T. Elber. California Institute of Technology.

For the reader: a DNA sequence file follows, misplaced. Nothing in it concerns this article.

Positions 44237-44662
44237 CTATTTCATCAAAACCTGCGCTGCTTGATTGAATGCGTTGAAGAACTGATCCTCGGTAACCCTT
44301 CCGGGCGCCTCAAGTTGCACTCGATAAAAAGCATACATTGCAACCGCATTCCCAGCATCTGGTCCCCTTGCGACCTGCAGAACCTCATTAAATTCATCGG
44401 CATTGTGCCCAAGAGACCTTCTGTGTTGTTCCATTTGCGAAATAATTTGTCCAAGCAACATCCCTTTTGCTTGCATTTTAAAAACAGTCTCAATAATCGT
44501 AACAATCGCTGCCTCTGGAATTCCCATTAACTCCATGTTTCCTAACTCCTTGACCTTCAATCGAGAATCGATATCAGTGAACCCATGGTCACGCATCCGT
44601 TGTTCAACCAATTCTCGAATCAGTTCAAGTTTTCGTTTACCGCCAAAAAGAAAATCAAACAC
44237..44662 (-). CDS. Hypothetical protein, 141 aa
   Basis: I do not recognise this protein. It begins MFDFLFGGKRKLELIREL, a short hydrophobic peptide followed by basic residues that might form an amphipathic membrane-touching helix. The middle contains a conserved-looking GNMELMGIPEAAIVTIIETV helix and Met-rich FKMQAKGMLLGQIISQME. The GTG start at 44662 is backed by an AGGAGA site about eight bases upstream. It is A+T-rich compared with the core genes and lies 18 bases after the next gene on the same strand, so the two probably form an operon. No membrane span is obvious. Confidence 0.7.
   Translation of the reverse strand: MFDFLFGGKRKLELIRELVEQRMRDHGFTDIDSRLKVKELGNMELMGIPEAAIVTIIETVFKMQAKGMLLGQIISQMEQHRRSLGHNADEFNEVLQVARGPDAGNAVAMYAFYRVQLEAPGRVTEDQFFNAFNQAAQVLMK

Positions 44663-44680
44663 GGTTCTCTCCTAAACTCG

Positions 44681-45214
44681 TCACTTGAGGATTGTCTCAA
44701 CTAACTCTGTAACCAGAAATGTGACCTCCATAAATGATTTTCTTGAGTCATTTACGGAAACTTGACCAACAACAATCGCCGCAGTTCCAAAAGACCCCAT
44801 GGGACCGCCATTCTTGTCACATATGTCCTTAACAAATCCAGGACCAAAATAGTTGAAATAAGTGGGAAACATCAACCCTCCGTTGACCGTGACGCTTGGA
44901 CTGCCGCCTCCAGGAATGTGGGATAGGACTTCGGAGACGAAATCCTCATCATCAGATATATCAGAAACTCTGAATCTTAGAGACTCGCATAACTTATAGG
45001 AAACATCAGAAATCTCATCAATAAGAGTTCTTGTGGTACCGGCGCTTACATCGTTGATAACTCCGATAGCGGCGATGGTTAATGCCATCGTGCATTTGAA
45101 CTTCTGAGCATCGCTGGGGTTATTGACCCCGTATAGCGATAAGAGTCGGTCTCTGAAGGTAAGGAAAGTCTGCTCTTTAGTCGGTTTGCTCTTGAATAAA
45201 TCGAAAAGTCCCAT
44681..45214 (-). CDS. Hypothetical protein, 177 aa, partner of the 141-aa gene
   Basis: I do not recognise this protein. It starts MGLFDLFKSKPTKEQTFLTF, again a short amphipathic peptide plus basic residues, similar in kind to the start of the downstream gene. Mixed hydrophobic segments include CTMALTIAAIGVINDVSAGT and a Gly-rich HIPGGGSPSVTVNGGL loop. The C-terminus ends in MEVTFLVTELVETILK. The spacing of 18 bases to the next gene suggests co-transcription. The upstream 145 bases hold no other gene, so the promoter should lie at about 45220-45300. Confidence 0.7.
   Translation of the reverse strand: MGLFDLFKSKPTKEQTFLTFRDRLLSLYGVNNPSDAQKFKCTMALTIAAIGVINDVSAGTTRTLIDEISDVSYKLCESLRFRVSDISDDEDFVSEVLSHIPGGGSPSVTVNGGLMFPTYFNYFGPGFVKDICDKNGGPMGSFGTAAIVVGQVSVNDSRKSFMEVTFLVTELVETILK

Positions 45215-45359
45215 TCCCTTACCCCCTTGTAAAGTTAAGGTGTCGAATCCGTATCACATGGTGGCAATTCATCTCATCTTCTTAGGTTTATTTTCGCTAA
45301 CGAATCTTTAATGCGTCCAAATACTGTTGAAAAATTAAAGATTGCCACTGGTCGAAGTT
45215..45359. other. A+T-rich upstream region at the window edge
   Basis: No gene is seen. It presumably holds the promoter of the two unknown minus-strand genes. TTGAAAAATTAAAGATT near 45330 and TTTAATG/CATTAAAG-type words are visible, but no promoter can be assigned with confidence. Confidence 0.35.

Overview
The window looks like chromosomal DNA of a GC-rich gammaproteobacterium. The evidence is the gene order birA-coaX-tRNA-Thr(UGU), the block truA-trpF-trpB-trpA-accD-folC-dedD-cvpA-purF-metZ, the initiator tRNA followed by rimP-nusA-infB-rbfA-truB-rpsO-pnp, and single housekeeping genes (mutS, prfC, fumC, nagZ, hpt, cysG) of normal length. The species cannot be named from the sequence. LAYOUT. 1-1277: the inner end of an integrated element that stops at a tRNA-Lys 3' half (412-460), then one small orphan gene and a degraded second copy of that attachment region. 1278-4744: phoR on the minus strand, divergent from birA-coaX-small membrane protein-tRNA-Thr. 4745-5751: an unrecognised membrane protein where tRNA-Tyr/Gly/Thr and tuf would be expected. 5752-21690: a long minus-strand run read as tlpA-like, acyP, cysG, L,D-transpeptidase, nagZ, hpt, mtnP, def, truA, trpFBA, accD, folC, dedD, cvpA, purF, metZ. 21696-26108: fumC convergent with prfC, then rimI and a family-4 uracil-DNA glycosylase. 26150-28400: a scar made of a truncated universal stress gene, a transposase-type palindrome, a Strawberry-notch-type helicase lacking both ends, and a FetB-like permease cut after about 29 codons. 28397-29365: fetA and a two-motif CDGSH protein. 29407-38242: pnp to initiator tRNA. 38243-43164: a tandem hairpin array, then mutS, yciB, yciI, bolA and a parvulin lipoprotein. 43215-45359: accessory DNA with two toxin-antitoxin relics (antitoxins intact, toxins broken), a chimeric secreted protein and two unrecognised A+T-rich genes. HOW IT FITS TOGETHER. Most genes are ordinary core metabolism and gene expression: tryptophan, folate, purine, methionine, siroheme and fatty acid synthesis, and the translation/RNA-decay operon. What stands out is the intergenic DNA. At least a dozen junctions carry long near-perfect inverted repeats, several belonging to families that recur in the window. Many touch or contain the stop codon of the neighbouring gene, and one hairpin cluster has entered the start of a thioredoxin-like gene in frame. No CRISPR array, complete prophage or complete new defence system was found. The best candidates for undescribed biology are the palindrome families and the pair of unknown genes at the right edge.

In several studies purchase levitra extra dosage with a visa erectile dysfunction medications comparison, prior hysterectomy and prior reconstructive surgery were more common in those with pessary fitting failure [10 discount 60mg levitra extra dosage fast delivery erectile dysfunction causes medications,18 cheapest levitra extra dosage erectile dysfunction protocol scam or real,19] purchase 40mg levitra extra dosage with mastercard erectile dysfunction shots. Possible anatomic predictors include a wide introitus (>4 fingerbreadths), short vaginal length (<7 cm), and larger genital-hiatus-to-vaginal-length ratio [14,20]. Among postmenopausal women, use of vaginal estrogen therapy may increase fitting success rates . Many pessary providers report tailoring their choice of pessary to specific support defects , but this practice is based on limited evidence. Many published protocols use the ring or ring with support pessary as a first choice pessary in all patients because of its ease of use and reserve other pessary types (most often Gellhorn, donut, or cube pessaries) for women unable to retain or to be comfortably fitted with a ring [10,14,22,23]. Iowa Pessary Protocol Given the few published studies on pessary treatment, the literature cannot guide clinicians in choosing pessary management strategies. Therefore, much of clinical pessary practice is based on clinical experience and expert opinion. Here, we present the pessary protocol used at the University of Iowa Urogynecology Clinic. Prior to fitting a pessary, we treat most women that demonstrate vaginal atrophy for 6 weeks with vaginal estrogen therapy, as this may increase the likelihood of a successful pessary fitting . Similar to other reported protocols [10,14,22], we begin by trying to fit a ring or ring with support pessary as these are easy for providers to fit and for patients to self-manage. If unable to fit either a ring or Gellhorn pessary, other types (commonly a donut or cube) are tried. An appropriately fitting pessary should fill the vagina, but allow the clinician’s finger to easily sweep between the pessary and the vaginal wall. After finding a pessary with a good fit, we instruct women to do vigorous activity in the clinic area (such as brisk walking and straining) to ensure that the pessary is retained in the vagina and is comfortable. We also ask that women attempt to void with the pessary in place before leaving the office. In postmenopausal patients without contraindications to hormonal therapy, low-dose vaginal estrogen is often prescribed. In most cases, patients are scheduled for an initial follow-up appointment within 2 weeks. Women fitted with a cube pessary are asked to return sooner (within 1 week) because of an increased risk of vaginal erosions , which in our experience may occur rapidly. At each subsequent pessary appointment, patients are first examined with the pessary in place to ensure correct fit and placement in the vagina. We recommend turning the speculum 90° to visualize the anterior and posterior surfaces carefully. After an initial 2-week and 3-month check, we examine women who manage their own pessary yearly. In contrast to reports from some centers [14,22], we find the majority of women can be instructed to remove and replace their pessaries at home. We recommend women remove the pessary once or twice weekly, leave it out overnight, and then reinsert it in the morning. Women rarely encounter excessive or malodorous vaginal discharge using this approach. If women are unable or unwilling to remove the pessary at home, they are seen at regular intervals in the office for pessary removal and examination. In these patients, we gradually increase the office visit interval after the initial follow-up visit to a maximum interval of 3 months. Women who develop increasing vaginal discharge or erosions over shorter intervals will need more frequent follow- up. Visiting nurses can be an invaluable resource for women unable to care for the pessary on their own. They are often able to visit the woman at home, remove the pessary in the evening, and return in the morning to replace it. Excessive or foul-smelling discharge, increased discomfort, or vaginal bleeding signals a need to arrange medical follow-up. Pessaries used to treat incontinence frequently have 679 a knob that is placed under the urethra (Figure 44. Some of the most commonly used incontinence pessaries include the incontinence dish (with or without support) and the incontinence ring with knob (with or without support) (inset, Figure 44. Flow rates did not decrease, and voided and postvoid volumes were unchanged with the pessary, suggesting that urethral obstruction did not occur. At urodynamics, maximal urethral closure pressures did not increase (as seen in previous studies), but functional urethral length did increase. Contrary to prior findings , 680 maximal flow rates decreased and detrusor pressures increased, suggesting increased urethral resistance, although postvoid volumes were not elevated. Increasing urethral resistance and elevation of the bladder neck may also help restore continence. Effectiveness Few controlled trials have been published evaluating the use of incontinence pessaries. Both devices significantly decreased urine loss (measured with a pad test) during exercise when compared to the control session. Better outcomes were seen with both devices in women who had milder urine loss . In total, 450 participants with stress- predominant urinary incontinence were randomized to incontinence pessary, behavioral therapy with pelvic muscle training, or a combined treatment arm. In two retrospective studies (including 100 and 190 patients), about 60% chose to undergo a pessary fitting for stress or mixed urinary incontinence, and 85%–90% were successfully fit [29,30]. Of those successfully fit with a pessary, 55%–60% continued using the pessary (median duration of follow-up 11–13 months). In contrast to these findings, in a small prospective study, only 16% of 38 women fit with an incontinence ring with support pessary chose to continue use out to 1 year . In the few that continued the use, the pessary resulted in fewer leaking episodes and 9 (24%) were subjectively “dry. Placement of a menstrual tampon has similar moderate levels of success (57% continent during use) in treating exercise-induced incontinence . In a small study (32 women), a novel bell-shaped self-positioning incontinence pessary (Uresta, EastMed, Inc. One reusable device available in Australia and Europe (Contiform International, Blacktown, New South Wales, Australia) is shaped like a large hollow tampon . The device, designed to be fitted and self-managed by patients, can be reused for 30–60 days. In a small study of this device, 54% of women who completed the treatment period were dry. The Contrelle Activgard (Codan, Kobenhavn, Denmark) is a polyurethane foam tampon. In the 50 women who completed the 4-week trial, 92% were subjectively continent . Urethral inserts and external urethral occlusive devices function as mechanical barriers to prevent urinary leakage. These devices require highly motivated and manually dexterous patients as the devices must be removed to urinate and then replaced after each void. Studies suggest they have lower overall success rates than seen for some of the vaginal devices, partly because of higher dropout rates . Urethral inserts are sterile, single-use devices placed into the urethra by the patient and held in place by an inflated balloon at the bladder neck. Such inserts are appropriate for women with no history of recurrent urinary tract infections and no serious contraindications to bacteriuria (e. Multicenter studies demonstrate high rates of continence with urethral inserts in place (80%–95%) and high rates of satisfaction in women who continue use, but overall results are limited by high withdrawal rates and frequent adverse events [39,40]. External urethral occlusive devices fit over the external urethral meatus and are held in place by adhesive or suction. These devices have fewer reported side effects than the urethral inserts, but reported continence rates are lower (40%–50%) [41,42]. Patient acceptability of this type of device, similar to urethral inserts, appears to be limited. Several types have been marketed in the United States in the past, but none are currently commercially available. In a 5-year prospective study, 12% of pessary users experienced minor complications (including pain or discomfort, vaginal excoriation or bleeding, and constipation) . Vaginal discharge, odor, and vaginal infections may also occur in pessary users, but these are infrequent reasons for discontinuing the use [22,29]. Erosions may be more common in women with hypoestrogenic vaginal changes and in those using a cube pessary. In one case series, erosions developed in 5 of 6 women using cube pessaries, but in only 3 of 101 women using ring pessaries . Vaginal erosions due to pessary use typically can be managed by removing the pessary more frequently, suspending use entirely for some period of time (e. If erosions recur, a change to a different size or type of pessary may be necessary. Symptomatic vaginal discharge associated with pessary use may be treated with antibiotics and vaginal estrogen treatment or by suspending pessary use until symptoms resolve. Some clinicians routinely recommend the regular use of vaginal products for vaginal acidification or lubrication to decrease vaginal discharge or odor symptoms in pessary users, but minimal evidence exists to support or refute this practice.